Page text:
“It’s unusable… (expletive) …drag clip to trash. Maybe I’ll remember everything if I make an acronym. How about: F.F.F.I.S.C.B… Frame rate, Focus, F-stop, ISO, Shutter speed, Color temp – and – are there Bubbles on the dome port lens?”
FFFISCB? Like I’m going to remember that….
I’ve ruined hundreds of otherwise great shots by forgetting to stay on top of any one of these seven variables. (Bubbles on the dome port? Happens most when diving white water. Sticky micro-bubbles usually aren’t the first thing you think about when you’re getting swept down a raging river…)
WHAT ARE JUMP SETTINGS? “I’m jumping into the water. What have I got dialed in – and what’s it going to get me?”
After seven years of free-dive filming in all kinds of conditions, my take on ‘jump settings’ is as follows…
1) FRAME RATE: Let the debate begin! Some shooters swear by 24fps. Their argument? “Theatrical releases require it and people are used to it.” Others feel that 30fps looks more ‘liquid and smooth’. Their logic? “This is going to be viewed in the digital domain, not in a theater – so go with 30fps…” Pick your flavor and take your lumps.
2) FOCUS: Fish-eye lenses are more popular than ever these days. Determine what the optimum distance is for pre-focusing the lens to achieve that result. You can use your fin, (held about four feet away) as a focus target. Magnify the image to 10X or more as you focus so you can see when you’ve nailed it.
3) F-STOP: Let’s not go there… It’s a convoluted balance of choices that affect depth of field. Underwater, the goal is usually ‘as much in focus as possible’, so higher numbers (F8 and close to it) are a safe bet.
4) ISO: Shoot enough test footage to determine where your camera begins to look noisy/grainy and use ISO settings below that number. Adjust ISO (along with F-stop) to brighten or darken the image on the LCD screen. Note that shallow, sandy, sunny tropical water can blow out your footage easily, so dialing down the ISO to its minimum value is often a requirement (unless you have neutral density filters at the ready to knock the light down a few stops.)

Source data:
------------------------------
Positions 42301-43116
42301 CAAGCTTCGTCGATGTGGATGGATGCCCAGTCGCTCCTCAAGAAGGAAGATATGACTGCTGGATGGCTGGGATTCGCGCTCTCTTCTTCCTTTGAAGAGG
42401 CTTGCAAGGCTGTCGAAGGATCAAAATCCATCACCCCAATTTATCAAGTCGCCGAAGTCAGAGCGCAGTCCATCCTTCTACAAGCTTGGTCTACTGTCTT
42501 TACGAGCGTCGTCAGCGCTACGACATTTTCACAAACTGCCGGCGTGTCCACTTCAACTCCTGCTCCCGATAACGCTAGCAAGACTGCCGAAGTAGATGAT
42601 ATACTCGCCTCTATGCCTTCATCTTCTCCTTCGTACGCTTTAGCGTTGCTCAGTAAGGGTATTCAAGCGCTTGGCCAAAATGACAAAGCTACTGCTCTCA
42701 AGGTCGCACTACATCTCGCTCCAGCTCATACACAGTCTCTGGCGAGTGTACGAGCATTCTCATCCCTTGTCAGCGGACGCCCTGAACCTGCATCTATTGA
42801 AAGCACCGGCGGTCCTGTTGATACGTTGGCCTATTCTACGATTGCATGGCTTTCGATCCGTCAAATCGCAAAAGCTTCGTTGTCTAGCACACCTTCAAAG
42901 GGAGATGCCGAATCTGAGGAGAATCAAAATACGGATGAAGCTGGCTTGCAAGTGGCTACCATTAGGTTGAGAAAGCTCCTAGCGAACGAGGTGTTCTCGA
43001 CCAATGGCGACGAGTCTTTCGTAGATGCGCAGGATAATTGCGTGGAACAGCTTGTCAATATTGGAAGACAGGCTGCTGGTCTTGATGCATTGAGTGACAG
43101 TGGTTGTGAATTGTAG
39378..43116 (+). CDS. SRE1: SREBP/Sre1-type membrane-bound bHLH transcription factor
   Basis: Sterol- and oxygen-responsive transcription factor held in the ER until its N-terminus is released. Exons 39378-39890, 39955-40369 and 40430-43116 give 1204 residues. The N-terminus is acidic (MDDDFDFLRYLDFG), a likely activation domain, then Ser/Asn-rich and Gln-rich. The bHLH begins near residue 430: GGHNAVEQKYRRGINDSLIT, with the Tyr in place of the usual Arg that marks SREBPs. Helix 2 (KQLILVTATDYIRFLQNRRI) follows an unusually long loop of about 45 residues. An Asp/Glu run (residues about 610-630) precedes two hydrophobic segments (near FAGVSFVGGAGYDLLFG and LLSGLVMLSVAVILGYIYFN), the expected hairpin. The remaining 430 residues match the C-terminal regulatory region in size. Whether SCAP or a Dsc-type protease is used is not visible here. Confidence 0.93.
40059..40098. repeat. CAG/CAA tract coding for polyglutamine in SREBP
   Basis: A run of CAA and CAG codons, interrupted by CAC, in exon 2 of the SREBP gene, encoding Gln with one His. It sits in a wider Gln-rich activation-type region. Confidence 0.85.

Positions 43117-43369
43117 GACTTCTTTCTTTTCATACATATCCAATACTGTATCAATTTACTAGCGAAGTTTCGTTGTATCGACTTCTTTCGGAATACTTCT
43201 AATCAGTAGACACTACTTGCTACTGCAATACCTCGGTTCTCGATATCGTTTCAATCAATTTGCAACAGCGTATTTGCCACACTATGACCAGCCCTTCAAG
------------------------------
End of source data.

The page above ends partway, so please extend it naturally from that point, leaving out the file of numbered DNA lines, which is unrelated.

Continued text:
5) SHUTTER SPEED: Underwater, 1/60th of a second creates a smoothness that looks good to my eye. The downside? If you want to use single frames as stills, there will be a bit of smear and softness to the image because the shutter is open long enough to ‘blur’ the movement.
6) COLOR TEMPERATURE: I used to fret about it constantly. Every lake or river I’ve filmed in has a different tint. Some skew toward cool greens and blues, others toward nasty yellows and browns. (The brown is usually tannin. Logs release it.) Solution? Frame up a scene that includes well-lit water, green plants, brown rocks, and (hopefully) some fish. Then dial in a look that pleases your eye on the LCD screen. Lower Kelvin temperatures make browner water look more blue. (K4000 to K3000.)
7) BUBBLES ON THE DOME PORT: They are often impossible to see on the LCD screen, but flip the camera around and there they are. A quick wipe with your hand will clean them right off. If you forget, they obscure the clarity and composition of an otherwise great clip.
PRACTICE PUSHING YOUR BUTTONS: With your camera in the housing, practice making adjustments on dry land, over and over and over again until you can do it (almost) without looking. Do it until it’s ingrained as muscle memory. Why? When you’re deep underwater – holding your breath, looking through a mask, dealing with buoyancy and currents and bubbles and buddies and (hopefully) photogenic creatures – it’s easy to lose focus. We don’t want that.
See you in the water! ~ Steve Underwood